The goal of this comparison between Fender and Squier Strat guitars is a general exploration of the main differences for those who are considering buying one or the other.
Fender and Squier Stratocaster prices
As expected, the price varies considerably for both brands, although over the years it has been markedly reduced. The new Squier Stratocaster Classic Vibe cost around EUR 370/380 in Europe and USD 400 in the United States. On the side of the Fender Stratocaster Player Series MIM, the are priced around EUR 630/650 in Europe and USD 700 in the United States.
Although the difference is high, if you are not closed to the new options, and you consider the market for used guitars, you can get Fender Mexico guitars in good condition at prices similar to the Squier ones, and that is where you ask yourself, Used Fender Mexico or new Squier Classic Vibe? A great dilemma that we will help you solve!
For this reason, we always recommend considering second-hand options when trying to find the best value for any guitar model, be it Fender or Squier, Gibson or Epiphone or any other guitar.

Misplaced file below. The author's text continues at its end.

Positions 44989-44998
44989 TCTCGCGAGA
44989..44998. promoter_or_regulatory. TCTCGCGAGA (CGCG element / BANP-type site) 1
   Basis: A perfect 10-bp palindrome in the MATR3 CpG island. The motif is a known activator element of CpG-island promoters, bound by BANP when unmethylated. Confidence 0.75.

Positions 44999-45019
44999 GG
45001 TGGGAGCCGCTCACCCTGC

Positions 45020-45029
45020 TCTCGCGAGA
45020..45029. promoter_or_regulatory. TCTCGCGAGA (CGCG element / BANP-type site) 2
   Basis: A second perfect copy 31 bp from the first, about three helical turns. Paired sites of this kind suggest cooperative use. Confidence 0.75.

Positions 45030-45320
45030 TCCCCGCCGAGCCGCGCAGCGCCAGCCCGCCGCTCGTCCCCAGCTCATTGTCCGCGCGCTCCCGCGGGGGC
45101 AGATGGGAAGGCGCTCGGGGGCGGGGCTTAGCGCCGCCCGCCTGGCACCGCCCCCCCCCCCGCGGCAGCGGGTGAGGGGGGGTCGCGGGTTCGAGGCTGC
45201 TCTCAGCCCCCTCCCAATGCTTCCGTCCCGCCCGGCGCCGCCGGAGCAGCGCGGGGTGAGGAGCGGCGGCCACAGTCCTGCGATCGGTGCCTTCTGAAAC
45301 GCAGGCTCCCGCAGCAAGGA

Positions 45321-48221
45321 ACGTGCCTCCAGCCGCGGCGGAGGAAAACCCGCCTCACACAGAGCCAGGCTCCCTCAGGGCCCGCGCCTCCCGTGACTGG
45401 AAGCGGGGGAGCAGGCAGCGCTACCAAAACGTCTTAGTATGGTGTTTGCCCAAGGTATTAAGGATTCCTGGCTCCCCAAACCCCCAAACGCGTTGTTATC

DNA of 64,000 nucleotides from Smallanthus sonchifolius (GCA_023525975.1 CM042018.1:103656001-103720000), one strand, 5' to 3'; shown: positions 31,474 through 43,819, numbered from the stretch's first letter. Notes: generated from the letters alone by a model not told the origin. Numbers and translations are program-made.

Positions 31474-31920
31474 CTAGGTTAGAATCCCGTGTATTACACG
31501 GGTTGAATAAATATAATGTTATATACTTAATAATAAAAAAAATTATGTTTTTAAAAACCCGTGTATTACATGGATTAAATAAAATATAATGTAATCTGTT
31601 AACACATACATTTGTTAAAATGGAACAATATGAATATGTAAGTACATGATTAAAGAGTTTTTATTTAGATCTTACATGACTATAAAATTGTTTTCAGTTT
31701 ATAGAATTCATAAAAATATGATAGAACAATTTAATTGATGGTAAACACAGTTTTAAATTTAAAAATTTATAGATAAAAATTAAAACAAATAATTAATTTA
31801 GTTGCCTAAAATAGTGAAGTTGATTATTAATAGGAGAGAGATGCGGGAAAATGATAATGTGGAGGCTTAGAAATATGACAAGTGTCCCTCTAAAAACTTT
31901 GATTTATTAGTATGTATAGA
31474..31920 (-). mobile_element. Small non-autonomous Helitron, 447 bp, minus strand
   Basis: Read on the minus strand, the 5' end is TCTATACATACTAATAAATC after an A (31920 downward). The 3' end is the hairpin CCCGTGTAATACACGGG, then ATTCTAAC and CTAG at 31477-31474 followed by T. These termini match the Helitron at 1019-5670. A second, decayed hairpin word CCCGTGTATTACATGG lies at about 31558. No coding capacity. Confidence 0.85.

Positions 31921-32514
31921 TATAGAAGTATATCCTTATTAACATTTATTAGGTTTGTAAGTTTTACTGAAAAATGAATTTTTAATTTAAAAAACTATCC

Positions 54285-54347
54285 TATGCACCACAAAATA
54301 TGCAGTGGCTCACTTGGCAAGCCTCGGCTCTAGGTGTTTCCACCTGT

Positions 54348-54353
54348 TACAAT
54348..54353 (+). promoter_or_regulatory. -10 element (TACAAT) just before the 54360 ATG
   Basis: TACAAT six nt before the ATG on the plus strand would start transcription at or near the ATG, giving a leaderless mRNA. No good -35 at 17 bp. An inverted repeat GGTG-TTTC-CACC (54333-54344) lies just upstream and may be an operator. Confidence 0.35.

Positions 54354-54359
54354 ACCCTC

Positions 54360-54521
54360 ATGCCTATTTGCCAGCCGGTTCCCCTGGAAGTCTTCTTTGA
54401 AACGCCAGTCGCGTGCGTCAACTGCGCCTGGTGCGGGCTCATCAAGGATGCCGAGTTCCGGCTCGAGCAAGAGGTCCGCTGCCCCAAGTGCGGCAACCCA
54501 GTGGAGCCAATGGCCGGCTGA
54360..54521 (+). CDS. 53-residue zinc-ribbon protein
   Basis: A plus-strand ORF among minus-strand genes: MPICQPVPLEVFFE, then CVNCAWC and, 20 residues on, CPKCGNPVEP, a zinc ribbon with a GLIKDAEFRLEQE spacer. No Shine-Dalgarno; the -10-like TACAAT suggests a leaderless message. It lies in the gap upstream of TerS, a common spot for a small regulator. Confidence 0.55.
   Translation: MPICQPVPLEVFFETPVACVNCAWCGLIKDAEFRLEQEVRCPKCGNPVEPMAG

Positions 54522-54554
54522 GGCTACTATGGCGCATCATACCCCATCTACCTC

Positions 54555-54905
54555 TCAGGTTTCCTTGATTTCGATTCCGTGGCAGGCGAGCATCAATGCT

Variety of Squier offer
Previously the core of the Squier line primarily featured Stratocasters and Telecasters, as well as Precision and Jazz Bass. But Fender has done a great job with Squier and has expanded the line enormously. Thus, it has included models such as Jazzmaster, Jaguar, Mustang, Toronado, Starcaster, Super-Sonic, Telecaster Thinline, and even exclusive and Signature models such as J Mascis, John 5 and others. It has also incorporated Bass VI, baritone guitars, Stratocaster and Telecaster style from the 50’s, 60’s, 70’s into its offering. On the side of the electric basses they have done the same, Squier is offering almost every bass Fender has ever made.